I don’t make resolutions, but I do set goals.
Hmm, aren’t “resolutions” and “goals” two words for the same thing?
Resolutions: a firm decision to do or not do something.
Goals: the object of a person’s effort; an aim or desired result.
So, yes, “resolutions” and “goals” may be interchangeable. Maybe I’m mincing words, engaging in a little word play. But word play is exactly how I spend a lot of my time and effort. Word play works for me, and when it comes to making progress, it might work for you, too.
I choose my words carefully, and science validates just why this matters. Researchers studying people who made resolutions found that among those who worded their resolutions positively (“I want to start running”), 59% stuck to it. Among those who worded their resolutions negatively (“I want to quit watching so much TV”), only 47% stuck to it.
Another study of people similarly motivated to improve their habits found that those who set goals stuck to them at a rate of 42%, while just 4% of those who had vague intentions saw improvement.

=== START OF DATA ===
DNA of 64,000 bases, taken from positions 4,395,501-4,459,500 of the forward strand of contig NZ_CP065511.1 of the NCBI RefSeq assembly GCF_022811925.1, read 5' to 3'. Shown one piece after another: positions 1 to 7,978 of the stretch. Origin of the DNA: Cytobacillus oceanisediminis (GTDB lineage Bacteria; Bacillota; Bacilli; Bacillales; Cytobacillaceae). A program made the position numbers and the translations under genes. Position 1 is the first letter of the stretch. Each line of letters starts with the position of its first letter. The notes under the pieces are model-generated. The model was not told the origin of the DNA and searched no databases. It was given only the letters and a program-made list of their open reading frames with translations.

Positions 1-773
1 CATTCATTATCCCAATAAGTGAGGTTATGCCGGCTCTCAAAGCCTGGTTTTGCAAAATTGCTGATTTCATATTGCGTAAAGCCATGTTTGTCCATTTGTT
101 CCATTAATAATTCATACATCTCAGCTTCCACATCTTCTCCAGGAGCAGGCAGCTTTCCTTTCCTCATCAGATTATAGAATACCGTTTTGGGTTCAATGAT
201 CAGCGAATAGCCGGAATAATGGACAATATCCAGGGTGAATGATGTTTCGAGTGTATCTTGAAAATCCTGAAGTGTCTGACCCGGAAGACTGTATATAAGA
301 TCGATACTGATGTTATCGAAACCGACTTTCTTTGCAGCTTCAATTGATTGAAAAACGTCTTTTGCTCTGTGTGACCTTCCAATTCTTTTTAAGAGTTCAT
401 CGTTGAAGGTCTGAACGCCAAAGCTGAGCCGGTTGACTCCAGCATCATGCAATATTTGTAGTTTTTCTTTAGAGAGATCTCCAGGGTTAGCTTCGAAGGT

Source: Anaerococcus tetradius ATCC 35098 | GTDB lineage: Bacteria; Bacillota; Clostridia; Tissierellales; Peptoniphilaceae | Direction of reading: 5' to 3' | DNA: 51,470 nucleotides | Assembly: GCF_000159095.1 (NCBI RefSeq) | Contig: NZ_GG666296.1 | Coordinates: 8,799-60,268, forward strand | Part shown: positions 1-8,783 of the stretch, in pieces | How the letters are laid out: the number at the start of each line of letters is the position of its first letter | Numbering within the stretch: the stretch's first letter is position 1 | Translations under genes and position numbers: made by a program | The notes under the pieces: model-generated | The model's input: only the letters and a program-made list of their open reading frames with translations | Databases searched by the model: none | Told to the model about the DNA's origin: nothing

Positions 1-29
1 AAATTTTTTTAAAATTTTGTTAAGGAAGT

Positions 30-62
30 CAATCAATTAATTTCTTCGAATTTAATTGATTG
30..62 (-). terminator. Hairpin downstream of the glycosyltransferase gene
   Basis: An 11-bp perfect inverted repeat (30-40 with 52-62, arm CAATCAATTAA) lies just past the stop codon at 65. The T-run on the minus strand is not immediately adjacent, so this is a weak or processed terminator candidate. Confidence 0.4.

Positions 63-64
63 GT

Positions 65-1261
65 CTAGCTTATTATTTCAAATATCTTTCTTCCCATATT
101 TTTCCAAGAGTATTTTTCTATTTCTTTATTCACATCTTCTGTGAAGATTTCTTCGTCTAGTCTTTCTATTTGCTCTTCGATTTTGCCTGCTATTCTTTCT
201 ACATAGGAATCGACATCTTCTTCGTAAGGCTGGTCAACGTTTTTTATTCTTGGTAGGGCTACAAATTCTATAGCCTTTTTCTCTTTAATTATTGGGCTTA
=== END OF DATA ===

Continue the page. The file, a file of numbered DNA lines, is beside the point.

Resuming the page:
What we say and how we say it can help us make progress.
The word “resolutions” strikes my ears negatively. “Firm decision” also feels harsh. “Aim or desired result,” however, feels positive. I’m choosing positive words to effect positive change.
Last year I made a Not 20 for 2020 list of goals, including aims such as drinking more water and completing several writing projects. While I didn’t manage everything on my list (too many goals, some unmeasurable), I crushed my water goal and surprised myself with my writing progress. Setting positive intentions set me on a course to develop healthy habits.
This year I made a simple chart with fewer goals and a box for every day of the month. I stuck it in my planner where I will see it everyday. Most of my goals are meant to be achieved daily, like walking; some I intend to fit in a few times a week, like yoga. But I can already see progress in every area as I check off my boxes day after day.
Because progress, not perfection, is the goal. Progress = positive. Perfection = unattainable. Again, I’m emphasizing the positives in words and actions. I won’t check off every box every day, but as I check off most boxes most days I know I’m heading in the right direction.
This is Day 2 of a 7-day writing challenge with Hope*Writers. Today’s prompt is Progress. Follow my Instagram for more.